Mattias Samuelsson played just 41 games this season. ©2024, Micheline Veluvolu

After battling injuries, Sabres’ Mattias Samuelsson mentally stronger

BUFFALO – The days and weeks after Sabres defenseman Mattias Samuelsson underwent season-ending right shoulder surgery took a mental toll on him.

He wore a sling for six weeks, forcing him to use just his left arm. When the team traveled for road games, he stayed in Buffalo.

It made for a frustrating and lonely time.

“It was some hard days there, for sure,” Samuelsson said Thursday as the Sabres held end-of-season meetings in KeyBank Center following their disappointing 84-point finish.

In that difficult time, he learned a lot about himself – “How hard I can be on myself sometimes,” he said – and others.

“The biggest thing you learn is who’s really in your support system,” said Samuelsson, who kept re-injuring his shoulder this season before undergoing surgery in February. “I’m lucky enough to have a lot of really good friends and family that have my back.”

Samuelsson, 24, said he spent time with Sabres winger Jack Quinn, a close friend who was also recovering from a long-term injury, and playing video games with his friends in Philadelphia, his hometown.

He also tried to talk to people about topics other than hockey.

“(Getting) to know people on another level helps,” he said.

Everything helped the 6-foot-4, 224-pound Samuelsson get through what he called “probably the hardest mental year of my career so far.”

Having recently been cleared to skate, he reached one of the final stages of his recovery.

“No contact right now, but not too far off,” he said.

As a shutdown defender, Samuelsson thrives on contact. His penchant for it has contributed to several injuries, forcing him to miss 68 total games over the past two years. He played just 41 times this season, his last appearance coming Jan. 23.

“Definitely had the injury bug here the last couple years,” said Samuelsson, who committed uncharacteristic turnovers in the first season of his seven-year, $30 million contract. “I mean, I could flip and I could go five years and play all 82 for five years. So just trying to stay positive, train a little different this summer. But … injuries, they suck.

“When you’re not around the group that long and miss out on everything, it’s hard, it’s really hard. I definitely struggled with it this year.”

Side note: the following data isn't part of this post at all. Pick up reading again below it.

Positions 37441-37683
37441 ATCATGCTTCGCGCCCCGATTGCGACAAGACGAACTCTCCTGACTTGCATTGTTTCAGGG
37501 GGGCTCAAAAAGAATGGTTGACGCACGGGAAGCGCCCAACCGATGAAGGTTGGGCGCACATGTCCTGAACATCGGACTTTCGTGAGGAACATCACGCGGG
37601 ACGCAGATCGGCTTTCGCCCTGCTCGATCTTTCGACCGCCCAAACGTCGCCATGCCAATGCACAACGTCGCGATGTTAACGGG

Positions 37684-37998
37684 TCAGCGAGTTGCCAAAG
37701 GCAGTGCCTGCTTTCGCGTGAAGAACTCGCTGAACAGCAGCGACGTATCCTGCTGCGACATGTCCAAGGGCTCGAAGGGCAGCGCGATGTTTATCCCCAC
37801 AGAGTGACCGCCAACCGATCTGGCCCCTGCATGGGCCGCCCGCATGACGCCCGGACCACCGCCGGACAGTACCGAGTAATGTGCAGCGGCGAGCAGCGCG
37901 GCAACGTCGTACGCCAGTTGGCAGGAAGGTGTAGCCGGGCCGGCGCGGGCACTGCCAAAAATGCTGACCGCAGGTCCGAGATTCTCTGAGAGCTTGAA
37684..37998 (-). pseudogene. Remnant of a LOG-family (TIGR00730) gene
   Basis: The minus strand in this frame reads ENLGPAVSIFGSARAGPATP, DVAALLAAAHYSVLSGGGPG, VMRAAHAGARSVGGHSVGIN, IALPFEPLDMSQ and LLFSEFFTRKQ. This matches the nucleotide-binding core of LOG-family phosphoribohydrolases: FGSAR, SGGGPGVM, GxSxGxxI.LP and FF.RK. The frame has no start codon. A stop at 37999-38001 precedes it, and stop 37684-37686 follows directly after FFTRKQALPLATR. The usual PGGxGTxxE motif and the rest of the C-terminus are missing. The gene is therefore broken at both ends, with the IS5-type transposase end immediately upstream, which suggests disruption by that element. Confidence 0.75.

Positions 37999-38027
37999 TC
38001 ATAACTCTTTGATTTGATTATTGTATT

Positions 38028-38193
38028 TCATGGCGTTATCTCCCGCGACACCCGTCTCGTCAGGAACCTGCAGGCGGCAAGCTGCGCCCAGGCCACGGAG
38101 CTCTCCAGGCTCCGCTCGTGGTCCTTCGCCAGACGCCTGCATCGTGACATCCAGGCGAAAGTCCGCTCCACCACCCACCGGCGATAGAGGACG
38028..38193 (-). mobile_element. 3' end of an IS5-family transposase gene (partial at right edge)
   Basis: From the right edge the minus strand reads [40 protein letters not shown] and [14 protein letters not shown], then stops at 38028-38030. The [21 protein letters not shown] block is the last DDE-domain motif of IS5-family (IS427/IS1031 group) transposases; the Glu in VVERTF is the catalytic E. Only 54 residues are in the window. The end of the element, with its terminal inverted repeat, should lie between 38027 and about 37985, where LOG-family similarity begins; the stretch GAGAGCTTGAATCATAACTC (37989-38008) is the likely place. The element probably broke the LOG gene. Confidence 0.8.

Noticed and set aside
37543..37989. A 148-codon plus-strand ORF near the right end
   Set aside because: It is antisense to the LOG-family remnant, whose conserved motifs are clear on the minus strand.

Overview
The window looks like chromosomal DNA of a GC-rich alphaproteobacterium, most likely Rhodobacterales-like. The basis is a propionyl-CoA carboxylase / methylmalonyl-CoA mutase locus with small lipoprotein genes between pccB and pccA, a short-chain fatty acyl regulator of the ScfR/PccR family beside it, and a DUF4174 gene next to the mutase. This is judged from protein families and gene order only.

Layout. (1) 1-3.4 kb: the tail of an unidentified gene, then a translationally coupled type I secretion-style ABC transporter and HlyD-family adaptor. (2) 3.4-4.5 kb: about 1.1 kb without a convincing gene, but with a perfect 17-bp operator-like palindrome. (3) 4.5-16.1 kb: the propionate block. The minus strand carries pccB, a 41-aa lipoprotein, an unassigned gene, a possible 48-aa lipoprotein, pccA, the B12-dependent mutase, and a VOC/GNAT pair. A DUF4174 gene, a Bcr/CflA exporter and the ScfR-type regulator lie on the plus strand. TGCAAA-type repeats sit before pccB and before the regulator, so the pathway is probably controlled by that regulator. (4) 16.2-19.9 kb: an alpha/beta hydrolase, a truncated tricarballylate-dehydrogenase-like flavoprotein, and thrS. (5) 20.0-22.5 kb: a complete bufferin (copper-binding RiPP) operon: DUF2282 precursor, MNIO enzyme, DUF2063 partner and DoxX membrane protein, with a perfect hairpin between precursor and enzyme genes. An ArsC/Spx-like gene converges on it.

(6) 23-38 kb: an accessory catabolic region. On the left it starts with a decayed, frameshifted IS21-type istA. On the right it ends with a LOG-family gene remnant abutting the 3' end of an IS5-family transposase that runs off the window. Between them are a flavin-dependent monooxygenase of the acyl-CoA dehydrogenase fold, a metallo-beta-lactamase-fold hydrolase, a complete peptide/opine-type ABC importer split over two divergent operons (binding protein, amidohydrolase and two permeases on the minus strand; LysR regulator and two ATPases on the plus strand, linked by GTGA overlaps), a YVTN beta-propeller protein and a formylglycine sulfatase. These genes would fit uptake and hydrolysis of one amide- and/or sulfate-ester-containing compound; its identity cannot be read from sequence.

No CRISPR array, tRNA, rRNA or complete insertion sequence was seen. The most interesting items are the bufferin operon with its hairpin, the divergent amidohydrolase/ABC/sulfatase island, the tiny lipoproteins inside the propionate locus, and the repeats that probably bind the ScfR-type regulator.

At the end of the season, Samuelsson often watched practice from the bench in a hoody and shorts.

Before battling shoulder problems, he broke his hand and suffered a knee injury last season. He had ankle problems as a rookie in 2021-22.

Some injuries, like the one he suffered blocking a shot in a rookie tournament game in 2021, just happen.

“One-timer’s off the ankle, I don’t know what you’re supposed to do about that,” he said. “The skates just keep getting lighter and thinner so everyone can get faster.”

Other injuries, however, might be preventable.

“Some of them, like my knee injury last year in Vancouver, like (a) freak accident,” he said. “But, I mean, I can definitely not stick my leg in there like that and try to hold him off. …

“It’s a hard game. I play a hard style. Like, I’m going to be banged up. … But I think some of them are probably avoidable.”

Samuelsson knows the Sabres probably could’ve avoided firing coach Don Granato on Monday if they had won more games. He knows Granato well, having also played for him in junior at the US National Team Development Program.

“Shocking,” Samuelsson said of Granato’s dismissal. “… I’ve got nothing but respect for him, and just tough to see him go. He gets fired because of the way we played in this room. So you take some of that burden as well. So it was a tough day.”

Accountability – from the new coach and players – and a desire to be pushed more has been a big topic after the Sabres missed the playoffs for the 13th straight season.

Samuelsson believes the Sabres must have better focus – “Just more mentally engaged, maybe a little more of a purpose or objective,” he said – during practice.

“That’ll start in training camp next year,” he said. “… I don’t think we got too off the rails, but I think everyone still believes in the group. Maybe just a little kick in the butt from a new head coach with some experience, yeah, I think we’ll be just fine.”

Sabres defensemen Bowen Byram and Owen Power and center Dylan Cozens said Thursday they will play for Team Canada at the World Championship next month in Czechia.

Winger JJ Peterka said he will play for Team Germany.

One thought on “After battling injuries, Sabres’ Mattias Samuelsson mentally stronger”

  1. They need to learn to hate losing. It’s alright to be accountable for not performing, but it’s an empty gesture if the behavior doesn’t change. Each player needs to do something about it, even if some feathers get ruffled. They all too often looked mentally unprepared to play in the first period. At least they seemed to take winning at home m9re seriously. It’s unfortunate Don Granato had to he the fall guy for the seemingly weak commitment some Sabres showed at times.
    The Sabres individually need to work on faceoffs. Most of the season they were under, but usually near 50%. After the Okposo and Mittelstadt trades, the Sabres were closer to 40%, with a couple games in the 35% or so range.

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